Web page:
person using laptop to get a loan Source: Shutterstock.

Fintech company Jack Henry & Associates has unveiled a tool to help lenders managing Paycheck Protection Program, or PPP, loan forgiveness. The announcement came days after the Small Business Association issued guidance on the forgiveness process.

According to the release, the tool will automate many of the processes for lenders by minimizing data entry. The entire process can be branded by the lender and will be available to all financial institutions.

The company said it has already advised around 300 financial institutions in processing 60,000 PPP loan applications. Founded in 1972, the company serves more than 6,000 financial institutions and companies by building tools to streamline processes.

“The work is not over,” Terry Renoux, group president of Jack Henry Lending, said. “While we are still waiting on the SBA to offer its final guidance on the forgiveness process, it is important that we provide our strategy and tools early, helping position banks and credit unions for a successful follow through and enabling businesses to get back on their feet more quickly.”

Last Friday, the Treasury Department relaxed requirements for converting a PPP loan into a grant and released a term sheet laying out guidelines for borrowers. The terms appeared to ease a requirement that businesses rehire a certain percentage of employees. The requirement that businesses spend at least 75% of the loan on payroll and the rest on rent and utilities remains.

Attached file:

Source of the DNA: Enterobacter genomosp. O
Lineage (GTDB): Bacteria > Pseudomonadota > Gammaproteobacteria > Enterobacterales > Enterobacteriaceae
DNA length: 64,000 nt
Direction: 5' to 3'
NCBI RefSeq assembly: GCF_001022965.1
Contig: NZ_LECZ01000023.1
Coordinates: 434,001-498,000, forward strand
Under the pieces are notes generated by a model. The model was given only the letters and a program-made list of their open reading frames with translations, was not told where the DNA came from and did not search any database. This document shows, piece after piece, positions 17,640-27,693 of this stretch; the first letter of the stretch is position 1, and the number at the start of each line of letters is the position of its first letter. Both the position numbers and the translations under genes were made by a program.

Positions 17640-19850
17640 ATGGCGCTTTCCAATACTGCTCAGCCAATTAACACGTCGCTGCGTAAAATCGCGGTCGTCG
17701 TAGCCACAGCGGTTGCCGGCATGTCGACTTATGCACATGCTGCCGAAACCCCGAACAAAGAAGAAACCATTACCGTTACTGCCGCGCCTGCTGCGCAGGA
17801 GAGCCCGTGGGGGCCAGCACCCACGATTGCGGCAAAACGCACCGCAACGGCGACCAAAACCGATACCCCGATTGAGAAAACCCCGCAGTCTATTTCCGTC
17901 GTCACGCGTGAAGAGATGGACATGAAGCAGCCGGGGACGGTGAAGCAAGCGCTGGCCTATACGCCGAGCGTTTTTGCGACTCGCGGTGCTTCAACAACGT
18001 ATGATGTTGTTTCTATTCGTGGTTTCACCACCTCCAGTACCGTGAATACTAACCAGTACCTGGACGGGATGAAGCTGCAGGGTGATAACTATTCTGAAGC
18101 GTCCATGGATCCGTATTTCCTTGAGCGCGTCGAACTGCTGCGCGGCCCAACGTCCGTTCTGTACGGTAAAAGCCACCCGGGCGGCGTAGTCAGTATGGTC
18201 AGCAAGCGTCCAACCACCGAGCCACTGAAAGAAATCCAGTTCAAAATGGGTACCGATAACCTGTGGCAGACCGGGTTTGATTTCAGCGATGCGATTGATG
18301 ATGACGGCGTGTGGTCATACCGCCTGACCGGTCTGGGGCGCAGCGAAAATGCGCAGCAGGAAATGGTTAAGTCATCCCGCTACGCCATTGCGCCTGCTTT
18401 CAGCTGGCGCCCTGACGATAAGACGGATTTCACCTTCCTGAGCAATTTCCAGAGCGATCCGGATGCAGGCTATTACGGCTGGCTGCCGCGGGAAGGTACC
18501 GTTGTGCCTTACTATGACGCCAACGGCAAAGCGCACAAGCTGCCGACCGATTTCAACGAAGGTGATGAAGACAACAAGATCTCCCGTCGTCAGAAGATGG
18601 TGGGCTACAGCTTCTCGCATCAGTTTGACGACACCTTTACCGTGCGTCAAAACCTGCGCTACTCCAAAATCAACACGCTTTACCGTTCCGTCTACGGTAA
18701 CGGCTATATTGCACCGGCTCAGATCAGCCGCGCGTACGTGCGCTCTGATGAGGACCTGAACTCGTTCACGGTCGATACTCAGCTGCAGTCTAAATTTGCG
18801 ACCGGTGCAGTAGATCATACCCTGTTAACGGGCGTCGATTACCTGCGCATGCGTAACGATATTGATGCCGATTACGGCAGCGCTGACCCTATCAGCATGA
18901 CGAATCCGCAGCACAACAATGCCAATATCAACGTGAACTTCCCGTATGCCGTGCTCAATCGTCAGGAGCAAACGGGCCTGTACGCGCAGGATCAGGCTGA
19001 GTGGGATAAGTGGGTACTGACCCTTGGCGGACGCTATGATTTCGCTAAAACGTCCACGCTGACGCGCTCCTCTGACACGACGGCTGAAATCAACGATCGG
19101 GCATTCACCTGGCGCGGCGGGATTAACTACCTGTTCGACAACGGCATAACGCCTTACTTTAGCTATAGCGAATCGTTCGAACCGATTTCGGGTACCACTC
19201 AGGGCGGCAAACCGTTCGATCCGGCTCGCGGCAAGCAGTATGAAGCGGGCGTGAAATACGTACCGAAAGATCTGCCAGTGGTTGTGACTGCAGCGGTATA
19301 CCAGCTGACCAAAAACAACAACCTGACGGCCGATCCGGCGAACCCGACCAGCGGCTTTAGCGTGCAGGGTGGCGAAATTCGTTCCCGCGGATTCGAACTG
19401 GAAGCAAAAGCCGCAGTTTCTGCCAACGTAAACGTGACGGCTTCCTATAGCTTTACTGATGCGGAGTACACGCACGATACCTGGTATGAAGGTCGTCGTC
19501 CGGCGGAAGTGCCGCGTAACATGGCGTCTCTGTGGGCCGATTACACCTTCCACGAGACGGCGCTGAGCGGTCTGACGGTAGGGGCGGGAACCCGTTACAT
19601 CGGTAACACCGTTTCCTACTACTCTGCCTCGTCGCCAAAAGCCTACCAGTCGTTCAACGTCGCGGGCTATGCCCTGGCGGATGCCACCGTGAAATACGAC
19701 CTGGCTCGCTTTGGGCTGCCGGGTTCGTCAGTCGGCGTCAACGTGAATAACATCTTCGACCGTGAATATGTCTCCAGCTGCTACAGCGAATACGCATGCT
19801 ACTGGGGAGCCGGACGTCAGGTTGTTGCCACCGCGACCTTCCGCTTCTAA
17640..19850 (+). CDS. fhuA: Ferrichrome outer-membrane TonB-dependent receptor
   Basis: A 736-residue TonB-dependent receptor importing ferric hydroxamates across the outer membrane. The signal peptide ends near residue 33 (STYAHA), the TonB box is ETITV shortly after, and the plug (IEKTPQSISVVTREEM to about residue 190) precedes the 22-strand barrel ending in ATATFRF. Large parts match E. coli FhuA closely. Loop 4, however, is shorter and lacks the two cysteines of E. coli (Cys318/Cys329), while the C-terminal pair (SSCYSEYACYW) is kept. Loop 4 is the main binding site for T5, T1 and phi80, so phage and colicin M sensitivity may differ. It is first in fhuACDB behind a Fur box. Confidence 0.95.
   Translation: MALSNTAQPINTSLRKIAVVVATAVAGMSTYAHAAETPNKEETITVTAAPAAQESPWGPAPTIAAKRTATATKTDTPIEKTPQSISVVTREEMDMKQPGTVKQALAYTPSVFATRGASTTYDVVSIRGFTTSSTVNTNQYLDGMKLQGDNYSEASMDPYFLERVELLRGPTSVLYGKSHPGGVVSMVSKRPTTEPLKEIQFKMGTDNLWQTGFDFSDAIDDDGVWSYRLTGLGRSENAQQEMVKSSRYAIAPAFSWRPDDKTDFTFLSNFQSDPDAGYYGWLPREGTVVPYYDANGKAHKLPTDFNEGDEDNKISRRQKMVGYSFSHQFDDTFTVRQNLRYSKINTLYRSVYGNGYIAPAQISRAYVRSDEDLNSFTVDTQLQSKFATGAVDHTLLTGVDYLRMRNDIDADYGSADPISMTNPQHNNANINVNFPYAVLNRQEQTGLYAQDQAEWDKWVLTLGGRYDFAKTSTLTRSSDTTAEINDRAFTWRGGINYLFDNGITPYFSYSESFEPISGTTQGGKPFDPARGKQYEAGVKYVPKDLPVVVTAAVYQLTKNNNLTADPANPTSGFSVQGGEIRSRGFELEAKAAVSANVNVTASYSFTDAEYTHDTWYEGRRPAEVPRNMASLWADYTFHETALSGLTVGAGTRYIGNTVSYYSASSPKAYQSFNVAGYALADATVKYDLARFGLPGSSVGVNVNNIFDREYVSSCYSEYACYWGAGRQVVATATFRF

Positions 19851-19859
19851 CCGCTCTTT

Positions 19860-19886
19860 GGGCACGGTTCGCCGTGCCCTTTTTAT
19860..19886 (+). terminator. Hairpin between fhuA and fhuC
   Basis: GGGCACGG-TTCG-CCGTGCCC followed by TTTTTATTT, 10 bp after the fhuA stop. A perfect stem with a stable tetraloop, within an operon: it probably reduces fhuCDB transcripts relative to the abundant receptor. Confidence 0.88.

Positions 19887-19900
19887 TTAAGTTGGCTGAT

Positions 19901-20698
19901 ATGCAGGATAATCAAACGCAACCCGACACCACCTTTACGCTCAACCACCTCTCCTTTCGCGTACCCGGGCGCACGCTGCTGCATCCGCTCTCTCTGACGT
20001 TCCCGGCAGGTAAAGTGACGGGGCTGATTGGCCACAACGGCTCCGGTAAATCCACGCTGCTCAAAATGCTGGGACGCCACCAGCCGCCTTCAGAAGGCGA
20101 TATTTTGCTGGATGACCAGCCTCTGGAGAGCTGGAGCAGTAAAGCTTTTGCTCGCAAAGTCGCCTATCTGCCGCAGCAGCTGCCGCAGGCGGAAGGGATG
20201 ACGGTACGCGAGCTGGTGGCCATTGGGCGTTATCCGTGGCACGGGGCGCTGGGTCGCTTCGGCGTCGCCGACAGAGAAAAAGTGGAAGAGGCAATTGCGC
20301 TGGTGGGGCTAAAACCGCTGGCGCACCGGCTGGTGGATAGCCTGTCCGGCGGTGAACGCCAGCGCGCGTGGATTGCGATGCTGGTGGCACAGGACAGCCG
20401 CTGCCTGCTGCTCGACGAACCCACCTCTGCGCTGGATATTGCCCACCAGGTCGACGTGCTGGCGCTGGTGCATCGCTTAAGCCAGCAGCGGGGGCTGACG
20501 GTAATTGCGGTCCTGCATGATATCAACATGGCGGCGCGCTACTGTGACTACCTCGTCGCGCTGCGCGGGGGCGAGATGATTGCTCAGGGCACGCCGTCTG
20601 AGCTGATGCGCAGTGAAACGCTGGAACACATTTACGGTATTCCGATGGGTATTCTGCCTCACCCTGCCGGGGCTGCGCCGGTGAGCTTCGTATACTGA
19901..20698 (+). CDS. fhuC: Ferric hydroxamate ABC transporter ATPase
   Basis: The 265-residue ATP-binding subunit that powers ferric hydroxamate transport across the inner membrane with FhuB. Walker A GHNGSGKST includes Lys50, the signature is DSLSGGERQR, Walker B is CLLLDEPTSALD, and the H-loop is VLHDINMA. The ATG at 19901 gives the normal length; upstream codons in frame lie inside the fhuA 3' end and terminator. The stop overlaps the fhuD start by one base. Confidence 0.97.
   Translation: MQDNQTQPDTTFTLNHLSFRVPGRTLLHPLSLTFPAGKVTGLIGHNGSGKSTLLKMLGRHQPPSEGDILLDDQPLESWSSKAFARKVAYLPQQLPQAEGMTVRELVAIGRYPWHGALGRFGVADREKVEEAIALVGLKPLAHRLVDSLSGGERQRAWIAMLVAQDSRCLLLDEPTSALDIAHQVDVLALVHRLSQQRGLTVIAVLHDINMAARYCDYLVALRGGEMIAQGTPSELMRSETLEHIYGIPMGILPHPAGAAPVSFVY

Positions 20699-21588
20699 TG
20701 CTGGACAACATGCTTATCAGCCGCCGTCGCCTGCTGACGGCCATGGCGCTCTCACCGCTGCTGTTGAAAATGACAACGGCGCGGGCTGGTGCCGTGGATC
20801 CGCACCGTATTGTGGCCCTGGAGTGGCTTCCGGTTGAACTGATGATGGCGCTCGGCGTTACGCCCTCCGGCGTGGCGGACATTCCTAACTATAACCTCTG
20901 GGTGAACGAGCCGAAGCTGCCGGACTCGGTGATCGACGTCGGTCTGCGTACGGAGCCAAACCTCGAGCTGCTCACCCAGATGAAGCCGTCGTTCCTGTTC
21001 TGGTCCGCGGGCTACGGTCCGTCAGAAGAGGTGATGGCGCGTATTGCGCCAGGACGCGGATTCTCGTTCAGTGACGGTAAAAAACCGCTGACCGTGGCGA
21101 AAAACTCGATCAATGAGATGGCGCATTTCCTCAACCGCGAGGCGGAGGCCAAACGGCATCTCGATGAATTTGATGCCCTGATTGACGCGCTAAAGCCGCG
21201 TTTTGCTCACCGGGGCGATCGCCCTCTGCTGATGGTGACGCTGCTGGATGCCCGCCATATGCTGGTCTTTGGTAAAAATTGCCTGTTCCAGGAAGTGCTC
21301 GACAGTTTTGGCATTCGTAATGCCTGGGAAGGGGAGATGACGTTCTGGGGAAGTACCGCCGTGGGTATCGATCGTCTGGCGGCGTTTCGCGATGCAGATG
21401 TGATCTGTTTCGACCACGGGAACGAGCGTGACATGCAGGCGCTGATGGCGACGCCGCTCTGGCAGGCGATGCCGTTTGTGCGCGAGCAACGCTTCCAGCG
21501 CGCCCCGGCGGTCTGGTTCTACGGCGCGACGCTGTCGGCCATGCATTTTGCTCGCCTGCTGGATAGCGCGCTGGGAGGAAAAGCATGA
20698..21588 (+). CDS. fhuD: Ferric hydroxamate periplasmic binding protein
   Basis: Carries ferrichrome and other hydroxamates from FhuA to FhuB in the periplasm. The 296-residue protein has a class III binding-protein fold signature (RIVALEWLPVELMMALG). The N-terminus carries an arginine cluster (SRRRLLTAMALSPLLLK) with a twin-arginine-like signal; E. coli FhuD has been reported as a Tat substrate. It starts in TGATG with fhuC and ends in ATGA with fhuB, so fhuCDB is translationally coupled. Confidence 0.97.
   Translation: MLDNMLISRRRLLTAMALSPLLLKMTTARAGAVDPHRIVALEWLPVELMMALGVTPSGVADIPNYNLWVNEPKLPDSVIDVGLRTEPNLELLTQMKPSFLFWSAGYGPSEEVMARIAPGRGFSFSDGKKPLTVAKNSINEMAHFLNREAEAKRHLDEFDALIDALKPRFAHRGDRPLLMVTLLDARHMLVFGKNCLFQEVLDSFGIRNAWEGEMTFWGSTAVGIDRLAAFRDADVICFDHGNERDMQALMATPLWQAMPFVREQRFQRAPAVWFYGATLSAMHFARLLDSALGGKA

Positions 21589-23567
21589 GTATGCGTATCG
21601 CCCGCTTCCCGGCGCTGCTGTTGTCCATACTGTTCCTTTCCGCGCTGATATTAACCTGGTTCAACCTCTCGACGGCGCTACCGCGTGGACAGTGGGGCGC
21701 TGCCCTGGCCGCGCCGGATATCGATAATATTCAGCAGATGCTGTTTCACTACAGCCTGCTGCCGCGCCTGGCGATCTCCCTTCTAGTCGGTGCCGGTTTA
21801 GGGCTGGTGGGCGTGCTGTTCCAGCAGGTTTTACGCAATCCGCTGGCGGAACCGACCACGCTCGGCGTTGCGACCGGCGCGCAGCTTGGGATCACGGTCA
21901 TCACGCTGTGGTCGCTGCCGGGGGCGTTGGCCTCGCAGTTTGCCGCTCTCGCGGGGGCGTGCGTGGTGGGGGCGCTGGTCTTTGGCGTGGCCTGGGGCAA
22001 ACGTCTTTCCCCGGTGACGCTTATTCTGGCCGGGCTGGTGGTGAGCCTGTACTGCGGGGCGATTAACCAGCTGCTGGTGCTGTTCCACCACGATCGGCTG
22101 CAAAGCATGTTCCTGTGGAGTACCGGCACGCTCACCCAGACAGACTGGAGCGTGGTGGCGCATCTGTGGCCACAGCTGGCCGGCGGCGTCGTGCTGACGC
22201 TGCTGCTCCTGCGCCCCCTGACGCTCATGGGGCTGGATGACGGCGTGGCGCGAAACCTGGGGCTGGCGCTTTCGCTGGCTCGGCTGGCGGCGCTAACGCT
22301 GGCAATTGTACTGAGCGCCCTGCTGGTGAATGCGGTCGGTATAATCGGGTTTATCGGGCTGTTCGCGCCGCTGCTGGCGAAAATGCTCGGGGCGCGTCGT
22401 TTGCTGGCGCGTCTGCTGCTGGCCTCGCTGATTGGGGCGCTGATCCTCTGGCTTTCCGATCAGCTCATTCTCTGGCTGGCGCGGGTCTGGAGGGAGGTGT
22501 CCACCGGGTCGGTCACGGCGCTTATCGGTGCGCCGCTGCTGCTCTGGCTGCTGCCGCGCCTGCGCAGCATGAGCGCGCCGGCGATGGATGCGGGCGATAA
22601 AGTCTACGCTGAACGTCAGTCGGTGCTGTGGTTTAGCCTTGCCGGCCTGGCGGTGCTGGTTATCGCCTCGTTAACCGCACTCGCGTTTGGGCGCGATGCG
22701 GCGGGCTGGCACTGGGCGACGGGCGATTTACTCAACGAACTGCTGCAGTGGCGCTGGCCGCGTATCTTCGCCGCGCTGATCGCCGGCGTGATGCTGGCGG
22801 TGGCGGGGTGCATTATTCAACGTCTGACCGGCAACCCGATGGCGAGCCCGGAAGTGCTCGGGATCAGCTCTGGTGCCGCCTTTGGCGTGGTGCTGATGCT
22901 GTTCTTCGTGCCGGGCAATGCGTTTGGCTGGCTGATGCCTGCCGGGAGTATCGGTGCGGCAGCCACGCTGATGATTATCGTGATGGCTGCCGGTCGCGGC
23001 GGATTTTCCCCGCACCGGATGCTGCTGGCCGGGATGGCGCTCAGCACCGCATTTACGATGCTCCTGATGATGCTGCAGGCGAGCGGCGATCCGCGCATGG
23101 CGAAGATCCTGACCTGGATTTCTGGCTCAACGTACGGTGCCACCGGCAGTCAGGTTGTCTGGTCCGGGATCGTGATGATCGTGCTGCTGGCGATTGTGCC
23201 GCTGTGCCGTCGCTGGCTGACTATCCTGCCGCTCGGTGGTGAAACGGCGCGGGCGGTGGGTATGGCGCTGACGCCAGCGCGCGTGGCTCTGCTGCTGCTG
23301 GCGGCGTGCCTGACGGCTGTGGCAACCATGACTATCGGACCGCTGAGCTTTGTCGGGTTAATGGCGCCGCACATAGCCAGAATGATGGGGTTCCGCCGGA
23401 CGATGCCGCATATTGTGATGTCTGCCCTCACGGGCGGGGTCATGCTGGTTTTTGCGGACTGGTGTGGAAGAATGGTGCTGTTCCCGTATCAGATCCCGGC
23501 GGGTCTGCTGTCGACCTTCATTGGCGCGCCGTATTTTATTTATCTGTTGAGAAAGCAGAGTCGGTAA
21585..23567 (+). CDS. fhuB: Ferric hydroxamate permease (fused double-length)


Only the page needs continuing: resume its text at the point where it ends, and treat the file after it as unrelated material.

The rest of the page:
The finalized guidelines have not been released by the SBA, although Jack Henry Lending said it expects that businesses will begin applying for forgiveness in June, eight weeks after the first round of funding.

Congress allotted $349 billion to the PPP program as part of the $2 trillion CARES Act passed on March 27. Funding dried up in less than two weeks with critics saying that the program favored larger lenders over small community banks. Congress later replenished the program with an additional $310 billion and put restrictions that required more funds to be directed to smaller lenders.